The Importance Of Group Meeting

2277 Words 10 Pages
The purpose of this letter is to communicate how our group meetings went throughout the semester, process gains and losses, and effective and ineffective performance, communication, and management. Our team completed the first three group projects using an efficient process. With each meeting, we had a clear understanding of what needed to be done and what was expected of each member. Through our team’s work process, we were able to work efficiently and achieve our team goals. Throughout each project, meetings were emphasized and communication was vital. This process was designed to help organize, share workloads, create team chemistry, and to meet each other 's standards and project deadlines.
At the beginning of each project, we came up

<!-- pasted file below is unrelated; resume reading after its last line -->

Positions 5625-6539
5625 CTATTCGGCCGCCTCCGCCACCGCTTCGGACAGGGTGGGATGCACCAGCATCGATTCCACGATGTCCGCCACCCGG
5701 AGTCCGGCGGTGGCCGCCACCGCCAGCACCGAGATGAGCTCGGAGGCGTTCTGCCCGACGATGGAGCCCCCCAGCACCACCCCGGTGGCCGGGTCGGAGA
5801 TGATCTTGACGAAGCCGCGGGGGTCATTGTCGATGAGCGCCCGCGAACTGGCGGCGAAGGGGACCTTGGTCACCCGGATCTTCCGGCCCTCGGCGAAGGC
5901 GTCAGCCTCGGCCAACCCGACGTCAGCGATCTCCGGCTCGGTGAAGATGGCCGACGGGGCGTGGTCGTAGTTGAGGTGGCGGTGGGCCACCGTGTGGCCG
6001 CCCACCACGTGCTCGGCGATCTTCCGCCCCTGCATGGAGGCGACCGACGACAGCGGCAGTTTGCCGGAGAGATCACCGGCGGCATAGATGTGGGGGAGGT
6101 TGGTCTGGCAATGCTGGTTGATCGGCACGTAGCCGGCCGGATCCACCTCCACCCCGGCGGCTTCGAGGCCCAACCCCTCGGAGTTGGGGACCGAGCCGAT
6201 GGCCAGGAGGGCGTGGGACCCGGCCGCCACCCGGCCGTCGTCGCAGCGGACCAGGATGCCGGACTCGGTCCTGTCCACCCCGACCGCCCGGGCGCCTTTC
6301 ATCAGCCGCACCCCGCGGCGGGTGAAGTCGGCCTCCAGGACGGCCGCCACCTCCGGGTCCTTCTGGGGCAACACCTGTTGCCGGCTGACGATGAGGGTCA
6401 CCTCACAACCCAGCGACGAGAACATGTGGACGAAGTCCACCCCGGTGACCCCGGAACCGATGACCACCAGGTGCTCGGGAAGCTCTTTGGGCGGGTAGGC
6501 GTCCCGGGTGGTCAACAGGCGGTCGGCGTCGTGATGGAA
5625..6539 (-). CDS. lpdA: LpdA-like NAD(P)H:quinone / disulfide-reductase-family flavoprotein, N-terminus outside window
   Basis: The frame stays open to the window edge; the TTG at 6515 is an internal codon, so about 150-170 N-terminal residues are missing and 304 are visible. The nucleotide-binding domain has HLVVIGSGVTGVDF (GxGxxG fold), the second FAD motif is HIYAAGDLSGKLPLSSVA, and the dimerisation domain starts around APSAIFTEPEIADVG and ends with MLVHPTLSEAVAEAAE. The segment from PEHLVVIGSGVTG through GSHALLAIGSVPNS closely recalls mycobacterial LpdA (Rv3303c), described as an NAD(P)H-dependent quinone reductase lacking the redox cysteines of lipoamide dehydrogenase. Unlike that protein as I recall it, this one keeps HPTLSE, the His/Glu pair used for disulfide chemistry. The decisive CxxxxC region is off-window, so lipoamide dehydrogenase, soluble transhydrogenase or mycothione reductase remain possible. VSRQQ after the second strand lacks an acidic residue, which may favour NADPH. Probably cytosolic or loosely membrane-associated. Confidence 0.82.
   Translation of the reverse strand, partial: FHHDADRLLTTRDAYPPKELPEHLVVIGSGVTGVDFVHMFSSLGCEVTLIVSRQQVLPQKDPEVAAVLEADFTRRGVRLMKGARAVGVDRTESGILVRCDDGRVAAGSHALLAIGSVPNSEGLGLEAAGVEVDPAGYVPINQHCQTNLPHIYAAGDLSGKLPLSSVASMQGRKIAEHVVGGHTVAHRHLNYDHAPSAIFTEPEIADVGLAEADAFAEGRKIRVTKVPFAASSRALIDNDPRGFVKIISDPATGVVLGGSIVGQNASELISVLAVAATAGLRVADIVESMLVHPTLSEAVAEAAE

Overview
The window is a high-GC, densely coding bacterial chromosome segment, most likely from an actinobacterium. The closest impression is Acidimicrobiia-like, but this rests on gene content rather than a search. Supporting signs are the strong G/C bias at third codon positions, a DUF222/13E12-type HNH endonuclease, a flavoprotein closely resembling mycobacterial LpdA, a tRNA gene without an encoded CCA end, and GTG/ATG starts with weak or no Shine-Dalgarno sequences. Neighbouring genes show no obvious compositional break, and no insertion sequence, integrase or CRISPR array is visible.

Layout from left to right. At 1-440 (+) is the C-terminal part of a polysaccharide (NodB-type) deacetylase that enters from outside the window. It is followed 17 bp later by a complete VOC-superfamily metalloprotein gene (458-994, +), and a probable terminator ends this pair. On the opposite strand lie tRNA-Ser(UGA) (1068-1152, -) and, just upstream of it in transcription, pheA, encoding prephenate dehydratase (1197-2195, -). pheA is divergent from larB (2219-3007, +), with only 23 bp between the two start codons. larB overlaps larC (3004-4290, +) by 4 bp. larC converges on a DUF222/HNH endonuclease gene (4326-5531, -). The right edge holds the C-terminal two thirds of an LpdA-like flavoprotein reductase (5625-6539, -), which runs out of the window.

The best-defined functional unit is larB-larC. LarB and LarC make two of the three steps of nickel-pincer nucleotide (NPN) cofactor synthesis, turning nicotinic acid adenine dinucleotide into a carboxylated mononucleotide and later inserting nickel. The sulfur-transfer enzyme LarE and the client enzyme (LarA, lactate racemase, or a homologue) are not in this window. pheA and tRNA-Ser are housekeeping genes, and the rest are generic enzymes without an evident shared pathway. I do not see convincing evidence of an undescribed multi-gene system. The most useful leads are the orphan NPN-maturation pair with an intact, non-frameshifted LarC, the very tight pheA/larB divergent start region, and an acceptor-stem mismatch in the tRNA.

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For example, before the first meeting of Project 2, each team member individually read through the entire project prompt and brainstormed ideas to share during the meeting. The gain realized from this process was the time used to incorporate our ideas into the project instead of attempting to brainstorm as a group. Our largest process loss was groupthink, which, according to Chuck Williams in MGMT8: Principles of Management, “occurs in highly cohesive groups when group members feel intense pressure to agree with each other so that the group can approve a proposed solution” (Williams, 2016, p. 103). In other words, groupthink is a phenomenon where team members do not want to disagree with each other because they do not want to disrupt how well the group works together. This was our group’s largest process loss, as we all get along very well and often do not want to contradict one another for fear of disrupting our chemistry or setting progress back. Groupthink occurred in our team during the first project. After we had established norms and started working together and brainstorming ideas as a group, we decided very quickly on one of the first options given. Looking back, there were other beneficial ideas that could have been discussed, but at the time we felt we were getting along well and wanted to get the project done, so no one interjected. Our group could have overcome groupthink by implementing a devil’s advocate. According to Richard Cosier and Charles Schwenk in Agreement and Thinking Alike: Ingredients for Poor Decisions, “the devil’s advocate is assigned to identify potential pitfalls and problems with a proposed course of action” (Cosier, Schwenk, 1990, p. 72). In other words, a devil’s advocate consistently questions and critiques each proposed solution to find possible issues. A devil’s advocate would have allowed our team to create a stronger business decision by hearing

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